According to Mr. Al Chin, homelessness isn’t just living on the streets or in a non-traditional home. Homelessness takes on many shapes, forms, and situations; even living with relatives as, opposed to your legal guardians, can still be considered “homeless.”

“I never realized it, but when I was growing up I moved in with my uncle who took care of his brother, mother, father, and later my mother and I. The fact that we were quote-on-quote today “homeless” never dawned on us. Most people don’t even think about it because it’s your family, especially people of color; I never would have called myself homeless,” said Chin.

Being placed within a foster care system or being homeless puts these students at a vast disadvantage when compared to the traditional high school student. Unfortunately, the former may lack many things we take for granted such as the resources to thrive in and outside of school, a support group, or even something as basic as privacy. The issues non-settled students face aren’t just trying to maintain balancing of stress at school like many students, but also the added stress of their life outside of school they have to undertake.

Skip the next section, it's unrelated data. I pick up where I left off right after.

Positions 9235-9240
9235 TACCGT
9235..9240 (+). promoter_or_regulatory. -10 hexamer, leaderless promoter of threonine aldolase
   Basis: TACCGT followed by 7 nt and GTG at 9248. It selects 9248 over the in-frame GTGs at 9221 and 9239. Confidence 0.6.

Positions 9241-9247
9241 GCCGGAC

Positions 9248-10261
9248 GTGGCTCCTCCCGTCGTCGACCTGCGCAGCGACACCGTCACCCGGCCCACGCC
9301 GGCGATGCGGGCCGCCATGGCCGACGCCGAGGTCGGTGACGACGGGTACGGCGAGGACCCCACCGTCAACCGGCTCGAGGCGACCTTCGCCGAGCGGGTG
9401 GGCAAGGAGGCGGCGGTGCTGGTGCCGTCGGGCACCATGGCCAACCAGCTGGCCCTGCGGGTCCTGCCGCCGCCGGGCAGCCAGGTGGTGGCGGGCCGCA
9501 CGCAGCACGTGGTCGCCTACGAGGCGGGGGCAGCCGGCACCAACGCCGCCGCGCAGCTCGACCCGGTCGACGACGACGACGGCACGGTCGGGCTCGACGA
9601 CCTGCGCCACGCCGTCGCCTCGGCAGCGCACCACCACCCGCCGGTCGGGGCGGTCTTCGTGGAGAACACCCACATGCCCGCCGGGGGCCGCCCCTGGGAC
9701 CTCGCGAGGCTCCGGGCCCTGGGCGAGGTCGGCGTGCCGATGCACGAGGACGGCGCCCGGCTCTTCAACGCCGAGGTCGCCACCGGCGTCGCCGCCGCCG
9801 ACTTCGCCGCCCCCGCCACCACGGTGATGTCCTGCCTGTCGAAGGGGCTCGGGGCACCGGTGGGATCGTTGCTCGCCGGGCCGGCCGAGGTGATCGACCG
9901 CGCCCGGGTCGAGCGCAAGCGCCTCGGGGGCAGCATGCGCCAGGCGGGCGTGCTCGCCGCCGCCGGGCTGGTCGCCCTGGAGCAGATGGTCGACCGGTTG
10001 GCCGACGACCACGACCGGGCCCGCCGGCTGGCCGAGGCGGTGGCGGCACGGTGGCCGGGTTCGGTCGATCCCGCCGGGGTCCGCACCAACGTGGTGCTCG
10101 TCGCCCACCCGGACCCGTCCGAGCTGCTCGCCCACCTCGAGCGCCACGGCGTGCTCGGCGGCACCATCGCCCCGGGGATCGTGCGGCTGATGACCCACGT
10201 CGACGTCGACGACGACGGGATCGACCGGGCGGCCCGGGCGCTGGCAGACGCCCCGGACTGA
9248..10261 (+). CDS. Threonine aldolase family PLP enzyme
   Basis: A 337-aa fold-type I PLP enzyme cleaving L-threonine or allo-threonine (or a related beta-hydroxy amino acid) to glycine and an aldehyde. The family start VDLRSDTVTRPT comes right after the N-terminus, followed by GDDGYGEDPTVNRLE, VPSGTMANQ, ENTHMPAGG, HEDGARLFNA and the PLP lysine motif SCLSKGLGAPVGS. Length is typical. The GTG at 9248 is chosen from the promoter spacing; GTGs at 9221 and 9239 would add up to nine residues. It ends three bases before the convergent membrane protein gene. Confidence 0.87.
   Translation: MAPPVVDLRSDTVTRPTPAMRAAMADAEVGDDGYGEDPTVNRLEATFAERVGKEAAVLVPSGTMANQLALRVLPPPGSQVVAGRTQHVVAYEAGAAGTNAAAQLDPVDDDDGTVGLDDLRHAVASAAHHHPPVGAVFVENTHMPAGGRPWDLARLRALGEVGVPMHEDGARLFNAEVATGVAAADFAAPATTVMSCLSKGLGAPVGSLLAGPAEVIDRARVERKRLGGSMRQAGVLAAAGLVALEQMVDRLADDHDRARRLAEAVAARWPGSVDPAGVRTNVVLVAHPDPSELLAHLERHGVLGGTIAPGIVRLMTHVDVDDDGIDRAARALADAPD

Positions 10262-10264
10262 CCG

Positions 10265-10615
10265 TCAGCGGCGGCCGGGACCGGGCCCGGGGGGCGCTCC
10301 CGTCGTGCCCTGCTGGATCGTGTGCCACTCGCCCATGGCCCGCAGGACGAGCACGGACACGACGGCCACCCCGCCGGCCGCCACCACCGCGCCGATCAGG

“Think about all the resources you have at home. When you put yourself in the role of a homeless person, where do you go at night to plug in your computer and do your homework? Where do you go for a break? You go home and you can relax, you can watch tv, you can chill out and do whatever right…They’re facing a lot more challenges because of the instability in their life. It’s the personal time you’re missing [and] the down time you need to recover from a hard day at school, but none of that is there for you,” said Chin.

Even if you want to find time to talk privately with your family, who is your family if you’re a foster? Who is your family if you have no place to go?”

— Al Chin